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Landlord Tenant Q&A

Lui & Young Realty, Inc.
2011 President, Oahu Chapter
National Association of Residential Property Managers



Q. I’m not sure what I have to declare as rental income on my taxes? What if my tenant does work for me in lieu of rent? What if I want to rent out a room in my house to someone who would provide services for me. They would do shopping for me, pay the utilities, drive me to doctor’s appointments, and do minor repairs. Do I still have to pay taxes when no money changed hands? What about the security deposit money?

A. You have a lot of questions about taxes. I will try to answer them generally, but there are so many tax laws, I highly suggest you check with your tax professional about your specific circumstance.

You have to declare, as rental income, the fair market value of the property paid for and services provided for you by your tenant. If your tenant paints your house or does repairs in lieu of rent, you must first include the value of those services in your rental income and then deduct it as an expense on your tax return. If your tenant pays any of your rental expenses, such as paying the repair person directly for repairing a leaking faucet, and then deducts it from the rent due, you would report the net rent paid plus the cost of the repair as rental income, and then deduct the repair expense on your tax return.

You have to pay the general excise tax based on your gross rental income. Even though your property manager charges you a fee, you must declare the gross rent (before the fees) on your taxes, not the net after their fees. The management fee would then be deductible. If a tenant decides not to move in and pays you a cancellation fee, that fee must be declared as income. Application fees are also income.

You do not have to pay income or general excise tax on the security deposit if you plan to return it to the tenant at the end of the lease. If your tenant leaves and you keep part of the security deposit, you must declare the money retained as income.

Some common rental expenses that can be deducted on your tax return are advertising, maintenance and repairs, cleaning, insurance, management fees, legal fees, interest and depreciation. You cannot deduct the value of your own labor for your property. Lost rental income is usually not deductible.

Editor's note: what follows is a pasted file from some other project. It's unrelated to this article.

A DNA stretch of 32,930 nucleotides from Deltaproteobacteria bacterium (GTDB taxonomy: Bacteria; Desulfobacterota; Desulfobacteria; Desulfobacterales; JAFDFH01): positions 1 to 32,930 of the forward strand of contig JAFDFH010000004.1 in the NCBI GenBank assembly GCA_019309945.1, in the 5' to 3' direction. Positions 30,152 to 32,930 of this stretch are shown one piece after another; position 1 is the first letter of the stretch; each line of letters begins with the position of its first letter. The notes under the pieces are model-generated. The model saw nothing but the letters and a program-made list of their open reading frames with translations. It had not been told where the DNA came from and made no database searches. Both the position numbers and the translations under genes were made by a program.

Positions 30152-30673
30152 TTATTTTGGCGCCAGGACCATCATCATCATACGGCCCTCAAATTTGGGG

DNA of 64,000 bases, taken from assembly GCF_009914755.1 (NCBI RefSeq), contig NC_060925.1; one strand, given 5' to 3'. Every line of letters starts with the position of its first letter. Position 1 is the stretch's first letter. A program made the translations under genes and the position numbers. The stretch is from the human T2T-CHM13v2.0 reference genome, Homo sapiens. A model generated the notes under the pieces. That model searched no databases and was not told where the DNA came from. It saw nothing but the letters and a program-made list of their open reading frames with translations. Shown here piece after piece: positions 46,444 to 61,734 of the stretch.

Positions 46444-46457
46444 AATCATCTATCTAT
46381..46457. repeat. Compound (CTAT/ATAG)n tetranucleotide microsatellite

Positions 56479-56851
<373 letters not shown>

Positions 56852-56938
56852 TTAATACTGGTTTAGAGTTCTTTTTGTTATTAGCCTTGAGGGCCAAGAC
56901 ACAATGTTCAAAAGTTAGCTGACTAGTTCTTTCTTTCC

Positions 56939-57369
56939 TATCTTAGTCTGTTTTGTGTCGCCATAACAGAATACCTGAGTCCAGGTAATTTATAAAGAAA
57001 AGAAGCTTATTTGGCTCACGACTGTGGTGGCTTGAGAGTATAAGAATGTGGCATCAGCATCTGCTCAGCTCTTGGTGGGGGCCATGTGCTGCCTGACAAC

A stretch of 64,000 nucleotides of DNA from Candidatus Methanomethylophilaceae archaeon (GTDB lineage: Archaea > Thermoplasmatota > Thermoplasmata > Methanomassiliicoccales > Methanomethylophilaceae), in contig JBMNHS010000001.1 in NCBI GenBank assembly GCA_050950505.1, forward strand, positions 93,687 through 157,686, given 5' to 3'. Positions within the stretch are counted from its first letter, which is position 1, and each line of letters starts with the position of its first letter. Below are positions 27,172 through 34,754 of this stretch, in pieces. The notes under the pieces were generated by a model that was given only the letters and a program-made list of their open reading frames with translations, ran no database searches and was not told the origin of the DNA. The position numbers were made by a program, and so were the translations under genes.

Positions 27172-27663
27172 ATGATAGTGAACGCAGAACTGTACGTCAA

Some people rent out rooms in their personal residence and can’t figure out what is deductible and what to report as income. Tenant services, such as shopping for you, driving you to the doctor, or other similar personal services provided for you in lieu of rent usually cannot be deducted. However the value of the services provided is taxable to you as rental income. You can ask the tenant to pay the utilities and maintenance fee in lieu of rent, but the value of the payments is considered rental income and must be reported. You would be able to deduct only that portion of the utilities and maintenance fee that is attributable to your tenant’s usage. Landlords can use any reasonable method for calculating what portion is attributable to the rental. Square footage is a common method.

In short, you cannot circumvent the law by saying that “no money changed hands.” Check with your tax professional about what you have to declare as income and what is deductible.

Answers to questions in Landlord Tenant Q&A are provided by members of the Oahu Chapter of the National Association of Residential Property Managers (NARPM), an organization that supports the professional and ethical practices of rental home management through networking, education, and certification. The Oahu Chapter, founded in 2004, has become the largest in the nation with 175 registered members. Disclaimer: The answers provided in this column by Realtors address individual cases and should not be construed as interpretations of the law. For specific information on Hawaii State Law, go to http:// dcca/areas/ocp/ landlord_tenant or contact an attorney.

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